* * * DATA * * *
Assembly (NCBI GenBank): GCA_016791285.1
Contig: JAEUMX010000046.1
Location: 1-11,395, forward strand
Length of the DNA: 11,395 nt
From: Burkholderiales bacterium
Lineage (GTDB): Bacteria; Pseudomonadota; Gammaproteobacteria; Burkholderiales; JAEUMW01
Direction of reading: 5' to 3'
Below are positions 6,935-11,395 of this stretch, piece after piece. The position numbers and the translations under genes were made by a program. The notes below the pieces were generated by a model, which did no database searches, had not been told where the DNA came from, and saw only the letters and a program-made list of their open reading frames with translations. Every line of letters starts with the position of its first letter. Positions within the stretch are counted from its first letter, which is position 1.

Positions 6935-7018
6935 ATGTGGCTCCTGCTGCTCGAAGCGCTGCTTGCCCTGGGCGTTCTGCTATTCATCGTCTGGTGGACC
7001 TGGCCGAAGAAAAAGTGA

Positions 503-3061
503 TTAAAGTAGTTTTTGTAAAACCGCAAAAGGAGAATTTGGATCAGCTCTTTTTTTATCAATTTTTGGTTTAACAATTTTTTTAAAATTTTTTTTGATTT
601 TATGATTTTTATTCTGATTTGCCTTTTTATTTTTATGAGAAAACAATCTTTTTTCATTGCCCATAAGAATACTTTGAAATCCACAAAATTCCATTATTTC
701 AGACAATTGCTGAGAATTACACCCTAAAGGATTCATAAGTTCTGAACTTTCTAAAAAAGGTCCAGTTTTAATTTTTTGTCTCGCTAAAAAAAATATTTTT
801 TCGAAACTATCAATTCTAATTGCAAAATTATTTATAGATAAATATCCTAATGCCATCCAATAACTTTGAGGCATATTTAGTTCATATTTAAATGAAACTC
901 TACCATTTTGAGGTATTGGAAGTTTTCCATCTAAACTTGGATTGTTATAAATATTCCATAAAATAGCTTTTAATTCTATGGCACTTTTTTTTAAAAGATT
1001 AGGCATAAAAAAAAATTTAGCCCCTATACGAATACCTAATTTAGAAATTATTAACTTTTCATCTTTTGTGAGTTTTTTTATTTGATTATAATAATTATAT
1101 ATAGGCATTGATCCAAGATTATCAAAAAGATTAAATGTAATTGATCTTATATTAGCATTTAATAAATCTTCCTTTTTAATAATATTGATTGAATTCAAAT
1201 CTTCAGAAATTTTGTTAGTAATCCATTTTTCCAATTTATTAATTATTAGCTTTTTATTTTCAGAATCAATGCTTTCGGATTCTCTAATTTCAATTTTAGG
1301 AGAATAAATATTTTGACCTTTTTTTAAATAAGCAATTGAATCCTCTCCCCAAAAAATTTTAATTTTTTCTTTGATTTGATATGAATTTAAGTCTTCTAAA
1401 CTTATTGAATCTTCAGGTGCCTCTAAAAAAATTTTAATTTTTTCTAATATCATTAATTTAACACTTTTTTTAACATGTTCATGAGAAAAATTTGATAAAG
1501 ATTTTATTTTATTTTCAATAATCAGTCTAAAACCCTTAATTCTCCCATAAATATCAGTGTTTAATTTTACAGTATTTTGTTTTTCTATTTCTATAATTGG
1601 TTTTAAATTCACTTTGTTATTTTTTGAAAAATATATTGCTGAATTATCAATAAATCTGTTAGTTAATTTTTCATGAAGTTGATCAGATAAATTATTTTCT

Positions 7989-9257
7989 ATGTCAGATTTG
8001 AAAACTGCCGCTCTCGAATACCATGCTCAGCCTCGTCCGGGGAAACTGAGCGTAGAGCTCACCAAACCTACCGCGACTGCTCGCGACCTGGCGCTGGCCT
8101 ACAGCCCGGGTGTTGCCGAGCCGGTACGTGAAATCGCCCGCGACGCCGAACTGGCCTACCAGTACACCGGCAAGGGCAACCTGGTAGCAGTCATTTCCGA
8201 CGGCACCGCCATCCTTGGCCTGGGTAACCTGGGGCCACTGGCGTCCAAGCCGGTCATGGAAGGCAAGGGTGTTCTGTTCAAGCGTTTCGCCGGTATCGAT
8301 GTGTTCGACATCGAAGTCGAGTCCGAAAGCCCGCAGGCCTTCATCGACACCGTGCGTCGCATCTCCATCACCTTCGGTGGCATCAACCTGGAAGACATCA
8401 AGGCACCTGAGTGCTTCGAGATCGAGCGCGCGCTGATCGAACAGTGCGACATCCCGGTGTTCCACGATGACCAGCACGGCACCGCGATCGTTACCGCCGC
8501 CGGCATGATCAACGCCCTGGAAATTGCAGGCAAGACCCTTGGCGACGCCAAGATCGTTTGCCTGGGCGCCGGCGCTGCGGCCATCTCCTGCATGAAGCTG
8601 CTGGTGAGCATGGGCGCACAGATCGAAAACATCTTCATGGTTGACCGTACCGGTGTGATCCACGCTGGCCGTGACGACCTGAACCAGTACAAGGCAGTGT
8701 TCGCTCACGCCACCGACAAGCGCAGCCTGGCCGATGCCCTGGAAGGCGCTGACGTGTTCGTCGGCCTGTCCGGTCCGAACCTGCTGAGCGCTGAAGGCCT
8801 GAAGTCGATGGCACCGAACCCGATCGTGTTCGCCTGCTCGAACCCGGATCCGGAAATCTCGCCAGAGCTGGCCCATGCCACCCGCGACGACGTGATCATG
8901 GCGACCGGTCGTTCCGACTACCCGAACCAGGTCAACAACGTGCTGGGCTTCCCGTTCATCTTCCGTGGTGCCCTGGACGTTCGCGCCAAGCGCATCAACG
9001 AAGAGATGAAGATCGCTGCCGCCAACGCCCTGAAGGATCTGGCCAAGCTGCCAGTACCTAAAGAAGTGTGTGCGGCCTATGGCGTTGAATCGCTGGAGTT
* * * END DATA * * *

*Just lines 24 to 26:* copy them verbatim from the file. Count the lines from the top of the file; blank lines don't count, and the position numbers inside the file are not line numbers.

1601 TTTTAAATTCACTTTGTTATTTTTTGAAAAATATATTGCTGAATTATCAATAAATCTGTTAGTTAATTTTTCATGAAGTTGATCAGATAAATTATTTTCT

Positions 7989-9257
7989 ATGTCAGATTTG